November 2016: No booze, limited carbs, no cozies (WHAT AM I DOING HELP ME)

Animal Farm by George Orwell. This novel was much tougher to read now as an adult than I remember it being as a teen. Not sure if the difference is one entirely of my perspective or if society is regressing such that this satire of the Russian revolution feels increasingly apt once again. Like 1984, which I read again in August, this novel hits close to home – especially with all the coverage of the tumultuous American election. Feels like the mass of people (oh, jeepers, I want to say "sheeple" - this. must. stop.), regardless of political stripe, non-critically eat up what they are fed. 

broken promise cover.jpeg

Broken Promise by Linwood Barclay. This novel opens with the discovery of 23 dead squirrels. That mystery is not solved - or even much explored - as it is very quickly overtaken by the murder/kidnapping that becomes the main thrust of the plot. Barclay crafts a great read, with intersecting plot lines and well-drawn characters, where it's hard to tell who are the good guys and who the bad because, as in real life, most people are a mix of both elements. I particularly appreciated the depth and sensitivity with which Barclay handles the relationship between the adult son and his aging parents.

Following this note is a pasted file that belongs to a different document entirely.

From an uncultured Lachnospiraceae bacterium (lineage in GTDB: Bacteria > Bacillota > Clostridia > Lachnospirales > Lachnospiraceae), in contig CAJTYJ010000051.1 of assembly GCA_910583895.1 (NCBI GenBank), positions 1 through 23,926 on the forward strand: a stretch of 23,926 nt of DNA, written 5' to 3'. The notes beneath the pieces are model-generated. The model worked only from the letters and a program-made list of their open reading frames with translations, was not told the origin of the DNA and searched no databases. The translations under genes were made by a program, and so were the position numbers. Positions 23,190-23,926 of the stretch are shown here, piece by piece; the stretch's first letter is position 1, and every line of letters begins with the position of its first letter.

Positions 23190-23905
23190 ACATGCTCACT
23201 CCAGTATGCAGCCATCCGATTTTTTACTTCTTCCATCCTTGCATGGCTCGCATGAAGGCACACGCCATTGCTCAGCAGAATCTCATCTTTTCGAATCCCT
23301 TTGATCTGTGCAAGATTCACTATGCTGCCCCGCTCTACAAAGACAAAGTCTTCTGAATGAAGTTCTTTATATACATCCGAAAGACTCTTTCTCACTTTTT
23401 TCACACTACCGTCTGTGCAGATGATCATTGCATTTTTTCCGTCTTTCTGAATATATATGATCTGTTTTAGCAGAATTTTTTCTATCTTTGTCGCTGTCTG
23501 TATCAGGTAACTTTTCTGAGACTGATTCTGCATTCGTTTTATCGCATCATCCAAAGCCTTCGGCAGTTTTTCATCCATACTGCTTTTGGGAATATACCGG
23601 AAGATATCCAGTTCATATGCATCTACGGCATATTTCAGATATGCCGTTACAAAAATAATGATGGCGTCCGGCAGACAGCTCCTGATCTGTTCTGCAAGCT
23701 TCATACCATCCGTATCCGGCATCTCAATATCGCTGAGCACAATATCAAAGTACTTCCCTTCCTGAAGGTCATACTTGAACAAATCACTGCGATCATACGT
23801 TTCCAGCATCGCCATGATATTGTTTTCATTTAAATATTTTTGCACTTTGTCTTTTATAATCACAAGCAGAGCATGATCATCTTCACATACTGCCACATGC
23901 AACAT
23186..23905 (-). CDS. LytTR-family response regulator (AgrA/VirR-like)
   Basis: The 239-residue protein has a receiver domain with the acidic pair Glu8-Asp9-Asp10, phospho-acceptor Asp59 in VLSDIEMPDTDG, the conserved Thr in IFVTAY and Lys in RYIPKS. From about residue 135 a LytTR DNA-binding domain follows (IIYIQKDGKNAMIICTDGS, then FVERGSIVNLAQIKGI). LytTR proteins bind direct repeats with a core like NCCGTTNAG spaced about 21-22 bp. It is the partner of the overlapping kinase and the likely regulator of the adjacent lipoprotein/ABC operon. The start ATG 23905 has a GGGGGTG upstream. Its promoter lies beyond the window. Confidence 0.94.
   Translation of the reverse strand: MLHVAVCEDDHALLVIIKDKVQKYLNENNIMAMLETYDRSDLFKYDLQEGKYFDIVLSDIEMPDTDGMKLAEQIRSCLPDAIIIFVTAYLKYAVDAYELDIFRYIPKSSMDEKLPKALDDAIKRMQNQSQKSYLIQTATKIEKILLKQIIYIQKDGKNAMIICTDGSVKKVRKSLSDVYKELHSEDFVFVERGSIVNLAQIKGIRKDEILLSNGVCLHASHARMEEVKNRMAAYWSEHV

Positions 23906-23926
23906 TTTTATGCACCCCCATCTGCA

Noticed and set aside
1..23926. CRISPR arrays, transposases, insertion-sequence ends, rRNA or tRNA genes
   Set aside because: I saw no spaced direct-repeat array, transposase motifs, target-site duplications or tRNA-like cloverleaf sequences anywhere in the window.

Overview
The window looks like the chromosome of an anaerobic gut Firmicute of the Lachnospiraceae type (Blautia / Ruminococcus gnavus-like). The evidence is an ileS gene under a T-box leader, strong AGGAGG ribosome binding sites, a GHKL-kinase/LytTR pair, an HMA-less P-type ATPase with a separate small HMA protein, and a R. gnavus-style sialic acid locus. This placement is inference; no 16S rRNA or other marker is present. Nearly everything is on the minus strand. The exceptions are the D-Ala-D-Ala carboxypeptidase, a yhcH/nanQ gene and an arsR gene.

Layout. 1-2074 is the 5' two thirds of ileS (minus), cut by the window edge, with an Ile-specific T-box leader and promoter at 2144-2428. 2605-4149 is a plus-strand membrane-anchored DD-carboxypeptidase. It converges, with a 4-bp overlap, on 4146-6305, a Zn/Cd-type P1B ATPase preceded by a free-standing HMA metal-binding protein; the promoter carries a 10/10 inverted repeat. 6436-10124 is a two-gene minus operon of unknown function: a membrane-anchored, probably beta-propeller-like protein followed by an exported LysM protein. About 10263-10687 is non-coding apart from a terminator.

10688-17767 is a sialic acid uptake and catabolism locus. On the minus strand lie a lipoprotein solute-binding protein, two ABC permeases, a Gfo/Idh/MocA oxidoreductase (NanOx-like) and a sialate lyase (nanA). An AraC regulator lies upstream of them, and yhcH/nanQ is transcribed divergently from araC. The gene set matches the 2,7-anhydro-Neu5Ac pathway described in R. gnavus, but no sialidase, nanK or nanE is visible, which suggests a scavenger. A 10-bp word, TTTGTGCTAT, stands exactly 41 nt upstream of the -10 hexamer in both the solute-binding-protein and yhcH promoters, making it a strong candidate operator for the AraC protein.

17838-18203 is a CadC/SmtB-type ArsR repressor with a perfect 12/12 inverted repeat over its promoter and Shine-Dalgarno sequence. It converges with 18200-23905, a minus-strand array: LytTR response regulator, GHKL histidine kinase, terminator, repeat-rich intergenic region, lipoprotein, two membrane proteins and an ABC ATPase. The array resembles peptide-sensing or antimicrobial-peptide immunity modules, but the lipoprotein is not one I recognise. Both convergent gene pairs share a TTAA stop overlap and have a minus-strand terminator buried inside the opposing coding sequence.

The main plot gets a satisfying resolution, yet the many other plot lines do not. I was rather admiring at the same time as baffled, until I realized this book is part 1 of a trilogy. That makes more sense. I found it pretty surprising that a modern thriller writer would leave pieces of the story hanging. Usually everything gets tied up in a neat little bow. So there will be two more novels in which to do that, and I suspect I'll read them.

Everyone We've Been by Sarah Everett. A psychological suspense novel. A broken-hearted love story. With ghosts (sort of). Just because its protagonist is a teen, does that make it a YA novel? I don't know the answer to that, but I know that I thoroughly enjoyed this read. It's well-written, offers a gripping story with engaging characters, and kept me raptly turning pages to see how it would all turn out. I had an appointment that I arrived at early, and I was half-disappointed when I was called in early because I had brought it with me to read just in case. (I might have been fully disappointed except the waiting room was pungent with someone's tagalong cigarette smoke and it was making my eyes water - not what you want before getting a new photo ID.)